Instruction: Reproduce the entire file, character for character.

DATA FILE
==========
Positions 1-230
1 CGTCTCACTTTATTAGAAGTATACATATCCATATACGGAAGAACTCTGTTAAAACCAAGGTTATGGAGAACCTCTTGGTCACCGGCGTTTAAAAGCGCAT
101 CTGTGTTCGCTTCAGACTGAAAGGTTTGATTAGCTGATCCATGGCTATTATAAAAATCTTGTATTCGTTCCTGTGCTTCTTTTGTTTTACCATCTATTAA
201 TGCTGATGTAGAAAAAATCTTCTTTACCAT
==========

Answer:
Positions 1-230
1 CGTCTCACTTTATTAGAAGTATACATATCCATATACGGAAGAACTCTGTTAAAACCAAGGTTATGGAGAACCTCTTGGTCACCGGCGTTTAAAAGCGCAT
101 CTGTGTTCGCTTCAGACTGAAAGGTTTGATTAGCTGATCCATGGCTATTATAAAAATCTTGTATTCGTTCCTGTGCTTCTTTTGTTTTACCATCTATTAA
201 TGCTGATGTAGAAAAAATCTTCTTTACCAT